Food legumes are annual and multifunctional crops with extraordinary historical importance for the agriculture and the environment of the Mediterranean basin. Besides, they are used for animal feed and fodder, contributing to a sustainable and environmentally friendly agriculture in the region. Despite the importance of food legumes and the history of their recent breeding, the progress achieved in the Mediterranean region remains modest and their cultivation is decreasing. As an example, Spain imports 85% of the beans, 60% of the lentils and 75% of the chickpeas that are consumed. A similar trend is also observed in all Mediterranean countries. There is an urgent need to rehabilitate legumes in the cropping systems in order to improve productivity and sustainable exploitation of agricultural lands in these regions, as well as people’s quality of life. Development of cultivars with stable yields, adapted to peculiarities of Mediterranean climates will offer significant market opportunities for seed companies and farmers.
The TRUE Case Study performed by Solintagro aims to promote grain legume cultivation in Mediterranean rain fed low-input farming systems. The aim is to evaluate currently and previously grown grain legume cultivars and landraces for characteristics of importance to sustainable agriculture, giving priority to the best combination of increased yield and resistance to stresses and integrated management. Towards this aim, we tested 69 legume accessions belonging to 6 crop species (chickpea, grass pea, lentil, white lupin, pea and faba bean) covering from elite, traditional and/or local legume varieties of agronomic importance that the enterprise (in collaboration with researchers from the Institute for Sustainable Agriculture) previously selected principally for pathogen resistance.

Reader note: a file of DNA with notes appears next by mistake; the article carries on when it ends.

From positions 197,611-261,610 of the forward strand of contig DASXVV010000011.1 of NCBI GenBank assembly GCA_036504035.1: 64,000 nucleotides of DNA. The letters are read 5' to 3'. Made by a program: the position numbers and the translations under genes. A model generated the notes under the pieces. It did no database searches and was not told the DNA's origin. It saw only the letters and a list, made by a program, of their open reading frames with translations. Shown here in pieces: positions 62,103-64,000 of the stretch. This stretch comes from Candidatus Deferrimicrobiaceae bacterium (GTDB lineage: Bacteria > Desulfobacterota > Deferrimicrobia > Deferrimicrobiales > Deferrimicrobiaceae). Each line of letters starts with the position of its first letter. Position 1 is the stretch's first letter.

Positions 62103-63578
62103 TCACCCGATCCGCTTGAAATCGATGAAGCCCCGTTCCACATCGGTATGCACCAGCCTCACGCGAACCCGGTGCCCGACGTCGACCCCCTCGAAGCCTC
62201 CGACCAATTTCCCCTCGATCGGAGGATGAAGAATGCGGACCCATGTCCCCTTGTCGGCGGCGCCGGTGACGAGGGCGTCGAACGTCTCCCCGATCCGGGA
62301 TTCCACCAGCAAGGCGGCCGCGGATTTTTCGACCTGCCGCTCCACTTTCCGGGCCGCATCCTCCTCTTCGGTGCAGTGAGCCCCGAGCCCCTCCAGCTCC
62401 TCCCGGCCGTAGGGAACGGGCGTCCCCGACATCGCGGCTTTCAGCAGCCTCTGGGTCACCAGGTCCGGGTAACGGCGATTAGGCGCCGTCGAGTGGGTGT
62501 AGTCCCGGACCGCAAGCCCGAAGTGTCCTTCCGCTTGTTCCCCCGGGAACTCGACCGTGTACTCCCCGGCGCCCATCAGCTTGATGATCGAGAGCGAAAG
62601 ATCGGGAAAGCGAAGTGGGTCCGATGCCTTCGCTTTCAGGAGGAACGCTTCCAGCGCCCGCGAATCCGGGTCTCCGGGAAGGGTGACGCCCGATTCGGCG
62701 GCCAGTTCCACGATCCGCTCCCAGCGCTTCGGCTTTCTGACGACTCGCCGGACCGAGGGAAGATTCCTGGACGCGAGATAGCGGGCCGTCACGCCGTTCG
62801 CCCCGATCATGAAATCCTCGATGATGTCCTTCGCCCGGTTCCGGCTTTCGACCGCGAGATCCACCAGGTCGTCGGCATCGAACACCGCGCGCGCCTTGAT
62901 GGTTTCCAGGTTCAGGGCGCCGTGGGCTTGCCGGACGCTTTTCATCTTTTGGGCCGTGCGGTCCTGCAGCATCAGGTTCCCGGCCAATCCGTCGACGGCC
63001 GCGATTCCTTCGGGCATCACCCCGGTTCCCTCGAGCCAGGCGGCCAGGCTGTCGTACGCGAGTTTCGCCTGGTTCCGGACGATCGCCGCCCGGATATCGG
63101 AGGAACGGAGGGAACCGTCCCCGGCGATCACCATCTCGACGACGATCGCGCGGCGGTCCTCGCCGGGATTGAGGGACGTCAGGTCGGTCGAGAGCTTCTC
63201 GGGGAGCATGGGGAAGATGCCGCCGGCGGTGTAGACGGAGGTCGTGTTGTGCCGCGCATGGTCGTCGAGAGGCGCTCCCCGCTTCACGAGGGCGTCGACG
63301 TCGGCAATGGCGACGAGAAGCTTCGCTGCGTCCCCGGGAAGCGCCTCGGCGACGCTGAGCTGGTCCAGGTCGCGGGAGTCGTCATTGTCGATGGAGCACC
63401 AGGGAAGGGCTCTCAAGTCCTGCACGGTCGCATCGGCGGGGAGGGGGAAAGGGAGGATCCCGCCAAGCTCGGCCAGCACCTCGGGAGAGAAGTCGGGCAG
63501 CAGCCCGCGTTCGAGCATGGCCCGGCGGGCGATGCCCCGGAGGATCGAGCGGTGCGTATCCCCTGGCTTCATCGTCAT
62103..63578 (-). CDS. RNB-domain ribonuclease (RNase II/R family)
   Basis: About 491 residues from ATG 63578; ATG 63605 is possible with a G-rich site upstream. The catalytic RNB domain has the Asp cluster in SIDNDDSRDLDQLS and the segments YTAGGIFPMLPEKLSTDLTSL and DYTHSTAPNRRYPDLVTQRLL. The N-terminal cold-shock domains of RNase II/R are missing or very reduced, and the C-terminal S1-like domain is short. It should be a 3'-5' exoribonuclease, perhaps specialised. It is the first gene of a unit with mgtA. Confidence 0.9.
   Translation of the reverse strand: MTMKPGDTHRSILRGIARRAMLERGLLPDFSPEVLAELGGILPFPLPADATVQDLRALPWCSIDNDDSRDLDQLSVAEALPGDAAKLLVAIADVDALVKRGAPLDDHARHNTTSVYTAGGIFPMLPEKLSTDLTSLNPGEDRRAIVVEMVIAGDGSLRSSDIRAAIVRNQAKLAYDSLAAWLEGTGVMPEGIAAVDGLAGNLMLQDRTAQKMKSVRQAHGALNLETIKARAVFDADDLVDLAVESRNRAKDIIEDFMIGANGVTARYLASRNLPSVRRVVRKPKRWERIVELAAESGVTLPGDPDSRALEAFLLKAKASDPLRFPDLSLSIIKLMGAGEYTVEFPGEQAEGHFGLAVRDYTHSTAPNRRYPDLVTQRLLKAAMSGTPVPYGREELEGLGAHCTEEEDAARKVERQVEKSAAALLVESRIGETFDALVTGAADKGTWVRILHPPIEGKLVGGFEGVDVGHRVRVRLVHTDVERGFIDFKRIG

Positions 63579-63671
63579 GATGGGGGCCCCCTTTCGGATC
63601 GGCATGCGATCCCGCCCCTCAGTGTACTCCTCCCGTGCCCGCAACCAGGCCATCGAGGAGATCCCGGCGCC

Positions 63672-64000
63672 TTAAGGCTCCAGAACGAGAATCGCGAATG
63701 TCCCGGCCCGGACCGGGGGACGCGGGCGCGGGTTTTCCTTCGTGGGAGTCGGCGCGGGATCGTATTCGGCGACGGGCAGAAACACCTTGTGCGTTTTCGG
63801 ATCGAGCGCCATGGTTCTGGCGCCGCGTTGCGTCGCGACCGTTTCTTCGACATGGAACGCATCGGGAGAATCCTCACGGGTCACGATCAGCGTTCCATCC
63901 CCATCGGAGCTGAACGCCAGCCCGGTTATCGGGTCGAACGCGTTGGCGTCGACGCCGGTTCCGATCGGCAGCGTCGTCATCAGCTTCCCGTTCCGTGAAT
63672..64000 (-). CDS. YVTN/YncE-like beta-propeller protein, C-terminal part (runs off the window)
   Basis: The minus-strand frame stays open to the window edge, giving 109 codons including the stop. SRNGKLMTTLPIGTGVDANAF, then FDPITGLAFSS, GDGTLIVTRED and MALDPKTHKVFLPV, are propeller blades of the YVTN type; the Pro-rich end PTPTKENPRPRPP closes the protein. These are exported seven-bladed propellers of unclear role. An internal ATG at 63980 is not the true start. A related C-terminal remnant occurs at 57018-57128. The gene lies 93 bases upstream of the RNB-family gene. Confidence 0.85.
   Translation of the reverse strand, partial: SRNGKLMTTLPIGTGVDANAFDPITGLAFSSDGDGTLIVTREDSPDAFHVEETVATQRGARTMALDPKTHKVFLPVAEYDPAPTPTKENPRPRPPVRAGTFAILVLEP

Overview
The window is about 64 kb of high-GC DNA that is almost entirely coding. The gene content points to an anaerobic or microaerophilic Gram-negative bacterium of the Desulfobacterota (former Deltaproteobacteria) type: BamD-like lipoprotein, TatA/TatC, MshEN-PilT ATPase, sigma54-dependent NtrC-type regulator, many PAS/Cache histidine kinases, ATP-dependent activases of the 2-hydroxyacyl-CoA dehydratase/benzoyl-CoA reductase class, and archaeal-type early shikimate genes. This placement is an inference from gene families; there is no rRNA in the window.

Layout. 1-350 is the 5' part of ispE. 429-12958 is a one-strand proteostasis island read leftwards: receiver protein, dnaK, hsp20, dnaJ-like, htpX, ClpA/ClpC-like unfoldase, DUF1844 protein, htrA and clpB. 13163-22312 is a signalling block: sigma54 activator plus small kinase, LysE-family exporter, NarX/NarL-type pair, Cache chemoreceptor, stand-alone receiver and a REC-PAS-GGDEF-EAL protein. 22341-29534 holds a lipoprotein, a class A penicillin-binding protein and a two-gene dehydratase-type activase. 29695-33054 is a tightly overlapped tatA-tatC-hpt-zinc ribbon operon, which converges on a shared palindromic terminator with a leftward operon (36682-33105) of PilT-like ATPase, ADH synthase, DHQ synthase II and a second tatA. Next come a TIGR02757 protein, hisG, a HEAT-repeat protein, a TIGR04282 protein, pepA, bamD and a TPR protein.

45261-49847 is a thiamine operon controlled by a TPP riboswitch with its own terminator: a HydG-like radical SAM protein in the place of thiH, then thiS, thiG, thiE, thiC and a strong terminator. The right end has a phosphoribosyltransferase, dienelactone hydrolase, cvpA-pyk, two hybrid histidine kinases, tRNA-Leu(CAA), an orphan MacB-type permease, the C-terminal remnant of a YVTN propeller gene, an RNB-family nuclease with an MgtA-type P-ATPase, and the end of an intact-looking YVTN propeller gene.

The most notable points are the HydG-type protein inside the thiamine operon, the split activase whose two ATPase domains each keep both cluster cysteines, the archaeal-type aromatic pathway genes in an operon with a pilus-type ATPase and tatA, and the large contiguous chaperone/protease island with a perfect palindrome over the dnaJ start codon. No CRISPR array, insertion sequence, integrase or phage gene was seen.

Legumes were sown by Solintagro during seasons 2017/18 and 2018/19 in collaboration with local farmers at 3 different locations. Crops were phenotypically and agronomically evaluated (% of seeds germination, plant density, resistance to naturally occurring stresses, time to flowering, to pods formation and to pod ripening, lodging and plant height, as well as biomass and seed yield) in order to select the most well-adapted to each location.
In the first cropping season (2017/18), plots were established in December using minimum tillage techniques. The season was characterized by wet winter and spring, and a hot, dry summer with drought conditions. The second cropping season (2018/19) was characterized by a general lower rainfall conditions and early-spring increased temperature which accelerate crop maturation and, in general, limited the disease development. We started harvesting by mid-May and we are actually at the midpoint. The whole dataset including pedoclimatic data conditions, phenotypic and agronomic crop values, as well as nutrient seeds contents will be completed by mid-summer.
Pedro Luna Casado